What Is Smart Water Management?
Digital technology can improve data collection and analytics to support proactive decisions and increase the efficiency of water utilities.
Smart water management systems can provide a more resilient and efficient water supply system, reducing costs and improving sustainability. High-technology solutions for the water sector include digital meters and sensors, supervisory control and data acquisition (SCADA) systems, and geographic information systems (GIS).
This explainer is adapted from proceedings of a workshop conducted by the Asian Development Bank (ADB) in Tashkent, Uzbekistan for the water sector. The workshop introduced smart systems and focused on remote monitoring of water networks using smart meters and other instruments.
Why Smart Technology?
Smart technology can change conventional water and wastewater systems into instrumented, interconnected, and intelligent systems.
- Instrumented: the ability to detect, sense, measure, and record data.
- Interconnected: the ability to communicate and interact with system operators and managers.
- Intelligent: the ability to analyze the situation, enable quick responses, and optimize troubleshooting solutions.
Smart Applications in the Water Sector
Generally, technology for smart water management have four components with a wide range of applications (Table 1).
Table 1: Technology for Smart Water Management
|1. Digital output instruments (meters and sensors)||To collect and transmit information in real time.||
|2. Supervisory control and data acquisition (SCADA) systems||To process information and remotely operate and optimize systems and processes.||
|3. Geographic information system (GIS)||To store, manage, manipulate, and analyze spatial information.||
|4. Software||To store, use, and report data.
For modeling infrastructure and environmental systems to improve design, decision making, and risk management.
Smart systems can provide accurate and up-to-date information that enable informed and systematic, rather than ad hoc, decision-making by water managers. These can automate tasks and reduce staffing requirements. For example, by employing smart technology, the Seoul Metropolitan Government in the Republic of Korea needs only 80 people to manage the city’s water supply systems.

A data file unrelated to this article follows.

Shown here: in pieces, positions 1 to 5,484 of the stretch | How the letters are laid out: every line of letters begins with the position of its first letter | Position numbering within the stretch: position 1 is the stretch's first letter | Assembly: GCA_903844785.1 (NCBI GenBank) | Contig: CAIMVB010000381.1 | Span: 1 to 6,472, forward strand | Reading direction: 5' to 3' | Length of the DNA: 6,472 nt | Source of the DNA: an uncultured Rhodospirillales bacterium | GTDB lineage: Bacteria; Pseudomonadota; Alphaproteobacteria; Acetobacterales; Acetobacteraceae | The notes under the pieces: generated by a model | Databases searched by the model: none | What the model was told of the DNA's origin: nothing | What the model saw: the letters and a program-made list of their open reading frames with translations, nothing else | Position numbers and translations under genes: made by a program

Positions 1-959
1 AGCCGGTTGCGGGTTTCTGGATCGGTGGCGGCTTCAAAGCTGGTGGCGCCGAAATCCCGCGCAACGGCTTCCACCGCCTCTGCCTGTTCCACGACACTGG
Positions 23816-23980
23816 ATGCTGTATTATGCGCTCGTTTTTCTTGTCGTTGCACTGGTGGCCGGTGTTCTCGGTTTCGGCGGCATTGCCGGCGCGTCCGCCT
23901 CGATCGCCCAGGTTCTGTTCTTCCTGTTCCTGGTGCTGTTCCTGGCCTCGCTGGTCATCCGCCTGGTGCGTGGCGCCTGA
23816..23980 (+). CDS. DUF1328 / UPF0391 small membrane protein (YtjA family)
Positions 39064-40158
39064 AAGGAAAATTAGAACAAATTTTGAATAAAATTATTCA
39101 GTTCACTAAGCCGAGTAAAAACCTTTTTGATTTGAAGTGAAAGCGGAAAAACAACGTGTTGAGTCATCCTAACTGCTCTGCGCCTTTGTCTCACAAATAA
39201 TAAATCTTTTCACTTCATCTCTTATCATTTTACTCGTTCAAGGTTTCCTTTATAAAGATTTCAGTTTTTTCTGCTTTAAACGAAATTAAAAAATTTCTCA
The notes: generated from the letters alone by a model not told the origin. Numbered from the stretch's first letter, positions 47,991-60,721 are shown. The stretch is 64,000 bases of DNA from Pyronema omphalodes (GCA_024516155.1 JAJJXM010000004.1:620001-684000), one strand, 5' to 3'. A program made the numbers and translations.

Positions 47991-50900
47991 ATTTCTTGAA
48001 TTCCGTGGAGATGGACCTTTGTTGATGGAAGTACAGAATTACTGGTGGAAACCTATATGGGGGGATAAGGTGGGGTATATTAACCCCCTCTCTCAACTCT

Countries that have tested smart water technology, such as the Republic of Korea, provide a model for the development of smart systems in the water sector, which includes turnkey solutions in equipment installation, training in technology/software use, and maintenance. A workshop in Seoulshared Korean expertise in smart technology and innovative policies for waste and wastewater management.
Another way to get access to technology as well as funding for smart systems is to partner with the private sector. The workshop in Tashkent also discussed promoting public-private partnerships in the water sector.
Smart technologies in the marketplace are not limited to water supply management. These may be applied across a number of sectors and used for integrated urban planning. When implementing smart systems, utilities and cities should consider integrating data collection and data use across sectors, such as water and wastewater management, transport, buildings, energy (e.g. district heating and cooling), public space and security, communications, and environmental management. Where possible, smart city implementation should tap into existing public or private networks, which include local area networks, cellular 4G/LTE networks, fiber/copper networks, and low-power wide area networks.
Where to Start
The most important place to start is to meter flows in discrete areas (district metered areas) to understand production, distribution, sales, etc. By building accurate water balances of each area, losses can be calculated and problem areas targeted for rehabilitation or leakage reduction initiatives.
A next step would be to improve asset management. Building a digital spatial database of assets in GIS is important for developing strategic plans for network upgrades and rehabilitation.
If assets and networks can be monitored remotely in real time (flow, pressure, etc.) through smart systems, leakage detection, for example, can be undertaken in real time. Water network simulations can also allow real-time decision making to optimize performance.
The first stage described above is not “smart” in that it does not require innovative technology but uses only water meters. However, it is a smart investment that can greatly improve efficiency, and it is a precursor to other smart investments.
Asian Development Bank. 2018. Public-Private Partnerships and Smart Technologies for Water Sector Development. Manila.
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The views expressed in these articles are those of the authors and do not necessarily reflect the views of the Asian Development Bank, its management, its Board of Directors, or its members.